For more than two decades, the MFG rule has done nothing but push children deeper into poverty and oppress women by denying basic aid to a child born into a family receiving Cal WORKs assistance unless the pregnancy is the result of rape, incest or a failure in contraception.“It’s an emotional day as we consider that an estimated 130,000 children will soon receive assistance.County human services agencies and our community partners hope we can continue building upon the work we’ve done to successfully end homelessness for thousands of families.” An area that stands out as a disappointment for counties in this budget package: CWDA had asked for .7 million to fund services and supports for victims of child sex trafficking, but the budget includes million for this critical work.CWDA will continue to work with legislative leadership and the Administration to secure adequate funding for services to these victims.Research has confirmed and continues to show what toxic stress and poverty does to a child, including disrupting brain development, causing life-long mental and physical health problems and perpetuating the cycle of generational poverty.“Repealing MFG affirms what the Cal WORKs program is supposed to be about – lifting children out of poverty, giving them a chance at a decent life and providing parents a better chance to move from welfare to work,” said Kathy Harwell, CWDA Vice President and Stanislaus County Community Services Agency Director.In the first year of the program, more than 2,000 families with 4,600 children were placed into permanent housing across 20 counties.Now in its second year, more than 4,500 families that include 9,000 children in 44 counties are expected to be safely housed.
(b) For any other felony, the minimum period shall be fixed by the court and specified in the sentence and shall be not less than one year nor more than one-third of the maximum term imposed. Alternative definite sentence for class D and E felonies. Notwithstanding any other provision of law, a defendant sentenced to life imprisonment without parole shall not be or become eligible for parole or conditional release.A defendant who was eighteen years of age or older at the time of the commission of the crime must be sentenced to life imprisonment without parole upon conviction for the crime of terrorism as defined in section 490.25 of this chapter, where the specified offense the defendant committed is a class A-I felony; the crime of criminal possession of a chemical weapon or biological weapon in the first degree as defined in section 490.45 of this chapter; or the crime of criminal use of a chemical weapon or biological weapon in the first degree as defined in section 490.55 of this chapter; provided, however, that nothing in this subdivision shall preclude or prevent a sentence of death when the defendant is also convicted of the crime of murder in the first degree as defined in section 125.27 of this chapter.A defendant who was seventeen years of age or younger at the time of the commission of the crime may be sentenced, in accordance with law, to the applicable indeterminate sentence with a maximum term of life imprisonment.Except as provided in subdivision five of section 60.05, the maximum term of such sentence must be in accordance with the provisions of subdivision three of this section and the minimum period of imprisonment under such sentence must be in accordance with subdivision four of this section.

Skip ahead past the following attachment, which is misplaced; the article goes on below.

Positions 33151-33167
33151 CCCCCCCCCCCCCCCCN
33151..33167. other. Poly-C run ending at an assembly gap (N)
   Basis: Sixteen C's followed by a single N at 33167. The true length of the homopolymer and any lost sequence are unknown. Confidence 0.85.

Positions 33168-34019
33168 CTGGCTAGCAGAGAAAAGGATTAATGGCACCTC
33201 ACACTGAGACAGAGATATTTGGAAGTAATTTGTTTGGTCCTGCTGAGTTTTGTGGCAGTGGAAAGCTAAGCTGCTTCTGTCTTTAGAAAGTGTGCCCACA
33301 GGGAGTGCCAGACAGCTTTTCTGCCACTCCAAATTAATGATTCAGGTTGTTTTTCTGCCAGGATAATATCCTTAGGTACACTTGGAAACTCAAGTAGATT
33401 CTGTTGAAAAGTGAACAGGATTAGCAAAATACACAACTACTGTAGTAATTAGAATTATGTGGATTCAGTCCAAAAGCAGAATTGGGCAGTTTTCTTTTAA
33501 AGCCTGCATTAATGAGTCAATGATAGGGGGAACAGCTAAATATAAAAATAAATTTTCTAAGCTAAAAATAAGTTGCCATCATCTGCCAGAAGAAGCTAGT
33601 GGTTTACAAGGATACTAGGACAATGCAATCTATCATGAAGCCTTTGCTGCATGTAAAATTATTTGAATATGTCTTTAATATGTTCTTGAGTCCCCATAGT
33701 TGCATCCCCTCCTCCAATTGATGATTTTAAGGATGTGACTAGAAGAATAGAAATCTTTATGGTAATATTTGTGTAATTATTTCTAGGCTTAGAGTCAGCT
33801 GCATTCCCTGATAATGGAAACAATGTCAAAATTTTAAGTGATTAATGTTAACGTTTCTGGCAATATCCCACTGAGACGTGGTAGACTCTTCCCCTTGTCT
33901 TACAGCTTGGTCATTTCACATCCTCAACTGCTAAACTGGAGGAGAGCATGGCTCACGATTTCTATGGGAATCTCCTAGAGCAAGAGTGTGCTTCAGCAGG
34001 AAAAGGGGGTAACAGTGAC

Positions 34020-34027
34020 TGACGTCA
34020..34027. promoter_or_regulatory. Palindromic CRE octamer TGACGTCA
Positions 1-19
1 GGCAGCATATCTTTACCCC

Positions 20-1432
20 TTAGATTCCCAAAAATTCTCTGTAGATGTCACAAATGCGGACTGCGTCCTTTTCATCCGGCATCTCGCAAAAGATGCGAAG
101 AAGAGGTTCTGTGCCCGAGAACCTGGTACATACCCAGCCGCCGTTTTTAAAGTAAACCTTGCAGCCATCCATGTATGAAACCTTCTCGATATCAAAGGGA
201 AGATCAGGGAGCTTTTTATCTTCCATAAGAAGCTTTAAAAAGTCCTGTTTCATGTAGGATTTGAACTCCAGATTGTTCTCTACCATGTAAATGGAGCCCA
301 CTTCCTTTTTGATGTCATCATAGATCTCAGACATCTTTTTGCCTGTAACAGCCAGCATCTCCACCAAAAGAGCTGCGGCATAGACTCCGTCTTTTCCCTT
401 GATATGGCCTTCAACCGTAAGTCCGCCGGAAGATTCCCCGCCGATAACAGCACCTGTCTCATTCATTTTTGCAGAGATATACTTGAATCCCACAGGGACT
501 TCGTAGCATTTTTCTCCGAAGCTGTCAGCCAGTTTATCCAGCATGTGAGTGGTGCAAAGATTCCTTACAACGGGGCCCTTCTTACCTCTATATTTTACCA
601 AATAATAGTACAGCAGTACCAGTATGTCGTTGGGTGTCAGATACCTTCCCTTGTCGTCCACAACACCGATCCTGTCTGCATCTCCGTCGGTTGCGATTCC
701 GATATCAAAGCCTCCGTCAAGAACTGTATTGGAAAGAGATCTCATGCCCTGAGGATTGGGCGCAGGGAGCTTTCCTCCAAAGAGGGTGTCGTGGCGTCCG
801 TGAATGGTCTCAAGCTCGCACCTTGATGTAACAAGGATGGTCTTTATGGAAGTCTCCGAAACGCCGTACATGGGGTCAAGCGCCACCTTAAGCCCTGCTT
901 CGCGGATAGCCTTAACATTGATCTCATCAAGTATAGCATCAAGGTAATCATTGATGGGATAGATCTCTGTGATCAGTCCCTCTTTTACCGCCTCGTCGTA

* (b) Except as provided in paragraph (b-1) of this subdivision, subdivision six of section 60.05 and subdivision four of this section, the sentence imposed upon a person who stands convicted of a class D violent felony offense, other than the offense of criminal possession of a weapon in the third degree as defined in subdivision five, seven or eight of section 265.02 or criminal sale of a firearm in the third degree as defined in section 265.11, must be in accordance with the applicable provisions of this chapter relating to sentencing for class D felonies provided, however, that where a sentence of imprisonment is imposed which requires a commitment to the state department of corrections and community supervision, such sentence shall be a determinate sentence in accordance with paragraph (c) of subdivision three of this section.“California has made great strides in recognizing child sex trafficking victims should be treated with special care and dignity,” Mecca said.